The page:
The visual representation of the voyage clearly exemplifies the efficiency and reality of Ahab’s route. Visually seeing the route gives the reader confidence in the story by making the adventure more realistic. If the route seemed illogical or did not use pertinent landmarks, the novel would lose some of its value. To me, the novel’s value and significance come from its realistic depictions of the Pequod’s course and the obstacles encountered by the whalers. The realism of the text continues in Ahab’s cabin when he “[brings] out a large wrinkled roll of yellowish sea charts … you would have seen him intently study the various lines and shading … and with slow but steady pencil trace additional courses over spaces that before were blank … some invisible pen was also tracing lines and courses upon the deadly marked chart on his forehead” (Melville 187). The wrinkled and yellowed charts signify years of use, and the lines on Ahab’s forehead symbolize his years of stress and focus over the charts. A captain who did not know the sea, ship, or crew as well as Ahab could not have drawn his own routes or navigated the ship off course without losing sight of their destination. Ahab’s strong and confident demeanor aboard the Pequod also helped the crew feel that they traveled in the right direction.
The longevity and distance the Pequod covered greatly surprised me. I knew the voyage traveled an excruciatingly long distance, but I did not think the crew almost circumnavigated the globe. The time needed to almost circumnavigate the globe in 1850 was much longer than the time needed today, due to the rapid advances in technology. In this regard, the very idea of whaling seems ridiculous to me. I related traveling in a car with my family to traveling aboard the ship with the crew. Traveling with my family can be difficult at times, since our moods and dynamics change constantly. However, our trips are much shorter than the voyage of the Pequod, and we do not face the same challenges that the crew did—for example, racial tensions. I can better appreciate the difficulties of the crew’s voyage now that I have seen it take on a visual form.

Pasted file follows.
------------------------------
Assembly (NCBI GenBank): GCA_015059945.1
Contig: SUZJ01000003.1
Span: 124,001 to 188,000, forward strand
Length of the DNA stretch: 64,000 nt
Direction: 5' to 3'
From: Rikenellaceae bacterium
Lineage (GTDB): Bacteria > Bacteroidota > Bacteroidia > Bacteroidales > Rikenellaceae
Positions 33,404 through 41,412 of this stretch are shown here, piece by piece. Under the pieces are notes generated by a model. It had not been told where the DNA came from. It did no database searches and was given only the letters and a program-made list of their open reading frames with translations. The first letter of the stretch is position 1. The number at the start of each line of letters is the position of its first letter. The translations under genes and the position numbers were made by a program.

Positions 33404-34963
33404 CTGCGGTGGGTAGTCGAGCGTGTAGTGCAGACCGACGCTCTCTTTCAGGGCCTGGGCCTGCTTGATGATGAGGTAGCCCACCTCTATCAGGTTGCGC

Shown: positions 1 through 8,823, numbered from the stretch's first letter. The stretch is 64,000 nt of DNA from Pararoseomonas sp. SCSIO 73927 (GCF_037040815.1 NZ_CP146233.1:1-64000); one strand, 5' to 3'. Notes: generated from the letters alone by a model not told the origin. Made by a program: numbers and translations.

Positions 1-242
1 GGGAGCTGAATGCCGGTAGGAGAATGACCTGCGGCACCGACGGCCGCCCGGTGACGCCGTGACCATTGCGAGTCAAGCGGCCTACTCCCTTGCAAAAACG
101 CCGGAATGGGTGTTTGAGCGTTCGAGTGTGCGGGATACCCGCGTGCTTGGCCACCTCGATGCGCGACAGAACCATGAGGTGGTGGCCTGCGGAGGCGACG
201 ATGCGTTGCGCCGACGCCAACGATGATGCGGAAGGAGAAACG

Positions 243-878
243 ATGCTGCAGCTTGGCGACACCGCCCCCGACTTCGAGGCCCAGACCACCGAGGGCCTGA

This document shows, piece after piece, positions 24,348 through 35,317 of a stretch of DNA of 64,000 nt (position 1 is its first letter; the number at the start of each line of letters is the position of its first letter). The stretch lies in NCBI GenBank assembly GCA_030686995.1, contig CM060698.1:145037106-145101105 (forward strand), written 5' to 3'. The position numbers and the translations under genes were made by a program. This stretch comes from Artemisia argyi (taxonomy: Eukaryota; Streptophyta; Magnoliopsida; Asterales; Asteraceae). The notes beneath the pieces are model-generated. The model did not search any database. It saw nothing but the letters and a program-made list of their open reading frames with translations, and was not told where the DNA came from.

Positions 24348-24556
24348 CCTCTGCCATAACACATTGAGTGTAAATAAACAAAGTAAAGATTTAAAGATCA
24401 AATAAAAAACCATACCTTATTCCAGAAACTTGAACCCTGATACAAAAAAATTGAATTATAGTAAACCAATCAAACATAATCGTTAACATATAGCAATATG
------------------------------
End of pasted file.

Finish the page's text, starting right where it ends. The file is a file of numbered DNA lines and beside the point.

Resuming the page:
The transfer of points and locations from a flat map to a spherical map posed the greatest difficulty as I completed my project. A flat version of the globe visually distorts the longitude and latitudinal points, which makes the continents and oceans seem closer together than they actually are. By putting the points on a map from the text, I demonstrated the varying distances between the points. The challenges the crew faced due to the distance or land masses can further be investigated with greater accuracy based on this digital map.
The actual text of the novel did not provide all the concrete points for the voyage. The start of the voyage in Nantucket was easily identified, for the text read, “I stuffed a shirt or two into my old carpet-bag, tucked it under my arm, and started for Cape Horn and the Pacific. Quitting the good city of old Manhatto, I duly arrived in New Bedford. It was on a Saturday night in December” (Melville 26). By knowing the specific location of New Bedford, I knew exactly that the start of the voyage occurred of America’s east coast in Nantucket, Massachusetts. Other points Ishmael, Ahab, or other crew members mentioned included the Cape of Good Hope, The Indonesian Islands, and the Japan Sea. However, generally the points of the voyage were not explicitly stated, but rather embedded in the text.